DOJ Rolls Out Corporate Self-Disclosure Policy to Be Enforced by U.S. Attorney’s Offices
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DOJ Rolls Out Corporate Self-Disclosure Policy to Be Enforced by U.S. Attorney’s Offices

Brownstein Client Alert, Feb. 23, 2023

On Feb. 22, 2023, the U.S. Department of Justice announced a new Voluntary Self-Disclosure Policy to encourage self-disclosure of potential criminal activity in exchange for varying levels of amnesty from criminal charges. Under the policy, U.S. attorney’s offices (“USAO”) will not seek a guilty plea and will only impose limited criminal penalties where a company voluntarily and timely self-discloses all relevant facts concerning misconduct known to the company; cooperates with the government; and agrees to pay all disgorgement, forfeiture and restitution resulting from the misconduct. This policy is effective immediately and applies to all USAOs.

To qualify, a disclosure must be (1) voluntary, (2) timely and (3) complete. The USAO has the sole discretion to determine whether these criteria are met and will make determinations on a case-by-case basis. To that end, the policy provides relevant criteria for each of the three standards. First, a voluntary self-disclosure (VSD) is not “voluntary” if it is made pursuant to a preexisting obligation to disclose, like a regulatory requirement or a non-prosecution agreement. Second, a disclosure is only timely if it precedes an imminent threat of disclosure or government investigation, occurs prior to public disclosure or government knowledge of the misconduct, and occurs within a reasonably prompt time after the company becomes aware of the misconduct. Third, and finally, a disclosure must include all relevant facts concerning the misconduct that are known to the company and should be updated based on any subsequent internal investigation.

If a company satisfies the criteria set forth in the VSD policy, fully cooperates with the government during its investigation and remediates the criminal conduct, then “the USAO will not seek a guilty plea,” so long as there is not an aggravating factor. Moreover, “the USAO may choose not to impose a criminal penalty.” If they do pursue a criminal penalty, it “will not impose a criminal penalty that is greater than 50% below the low end of the U.S. Sentencing Guidelines fine range,” even if an aggravating factor is present. And finally, unlike companies that resolve fraud and abuse issues through a corporate integrity agreement, companies availing themselves of the VSD policy will not be subject to an independent compliance monitor.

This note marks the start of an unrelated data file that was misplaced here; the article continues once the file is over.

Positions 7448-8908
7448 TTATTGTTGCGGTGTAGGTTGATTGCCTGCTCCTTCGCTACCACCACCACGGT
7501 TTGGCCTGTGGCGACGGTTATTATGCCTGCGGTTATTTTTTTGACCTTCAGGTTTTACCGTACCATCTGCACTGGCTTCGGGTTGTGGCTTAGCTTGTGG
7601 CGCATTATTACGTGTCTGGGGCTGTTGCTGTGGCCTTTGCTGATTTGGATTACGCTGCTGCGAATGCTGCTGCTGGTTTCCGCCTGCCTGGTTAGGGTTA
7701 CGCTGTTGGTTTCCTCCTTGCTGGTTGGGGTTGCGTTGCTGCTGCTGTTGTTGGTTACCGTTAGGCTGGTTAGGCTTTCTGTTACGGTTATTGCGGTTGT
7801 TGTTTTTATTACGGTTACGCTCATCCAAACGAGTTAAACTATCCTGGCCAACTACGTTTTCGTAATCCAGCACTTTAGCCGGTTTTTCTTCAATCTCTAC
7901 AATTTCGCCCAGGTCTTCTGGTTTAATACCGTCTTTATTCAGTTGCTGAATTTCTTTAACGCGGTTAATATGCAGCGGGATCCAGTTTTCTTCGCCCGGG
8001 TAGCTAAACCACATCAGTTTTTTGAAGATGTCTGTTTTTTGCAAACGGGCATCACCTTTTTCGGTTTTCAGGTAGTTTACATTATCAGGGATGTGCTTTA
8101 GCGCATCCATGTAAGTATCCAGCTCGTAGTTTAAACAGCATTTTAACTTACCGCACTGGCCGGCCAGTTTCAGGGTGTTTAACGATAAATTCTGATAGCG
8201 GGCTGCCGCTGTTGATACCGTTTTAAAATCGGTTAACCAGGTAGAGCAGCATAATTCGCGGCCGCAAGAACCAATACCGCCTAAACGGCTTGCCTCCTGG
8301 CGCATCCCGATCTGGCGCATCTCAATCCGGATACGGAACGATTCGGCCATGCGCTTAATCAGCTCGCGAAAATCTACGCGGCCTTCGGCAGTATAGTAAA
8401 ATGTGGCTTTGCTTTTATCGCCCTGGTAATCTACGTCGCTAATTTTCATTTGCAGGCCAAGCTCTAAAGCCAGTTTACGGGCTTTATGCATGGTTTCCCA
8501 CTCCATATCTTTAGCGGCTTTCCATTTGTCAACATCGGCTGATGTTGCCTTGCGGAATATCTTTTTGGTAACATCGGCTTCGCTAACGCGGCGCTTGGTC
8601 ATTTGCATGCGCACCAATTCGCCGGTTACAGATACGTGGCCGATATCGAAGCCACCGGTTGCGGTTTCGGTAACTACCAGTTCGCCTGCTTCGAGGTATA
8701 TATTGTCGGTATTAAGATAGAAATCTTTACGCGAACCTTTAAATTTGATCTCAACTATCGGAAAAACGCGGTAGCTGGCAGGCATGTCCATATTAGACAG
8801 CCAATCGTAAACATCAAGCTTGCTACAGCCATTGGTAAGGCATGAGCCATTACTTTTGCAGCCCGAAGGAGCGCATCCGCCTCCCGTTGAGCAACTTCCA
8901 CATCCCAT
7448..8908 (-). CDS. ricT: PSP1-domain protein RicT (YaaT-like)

Accordingly, the VSD policy strongly incentivizes companies to have a compliance program that is actively monitoring and auditing compliance with the fraud and abuse laws so as to catch unlawful conduct in time for the company to take advantage of this new policy. This is particularly true for companies operating in the health care space, which has been increasingly subject to investigation and prosecution by USAOs across the country. For example, in the most recent fiscal year, the DOJ recovered $5.6 billion from civil fraud and false claims cases—more than $5 billion of those funds came from cases related to the health care industry. Because of the thicket of regulation, a strong and active compliance program prepared to detect and correct any misconduct may be an ounce of prevention worth a pound of cure. 

Any company considering self-disclosure should first consult with counsel experienced in working with USAOs to ensure the best outcome and compliance with the VSD policy.

This document is intended to provide you with general information regarding the Department of Justice's Voluntary Self-Disclosure Policy. The contents of this document are not intended to provide specific legal advice. If you have any questions about the contents of this document or if you need legal advice as to an issue, please contact the attorneys listed or your regular Brownstein Hyatt Farber Schreck, LLP attorney. This communication may be considered advertising in some jurisdictions. The information in this article is accurate as of the publication date. Because the law in this area is changing rapidly, and insights are not automatically updated, continued accuracy cannot be guaranteed.

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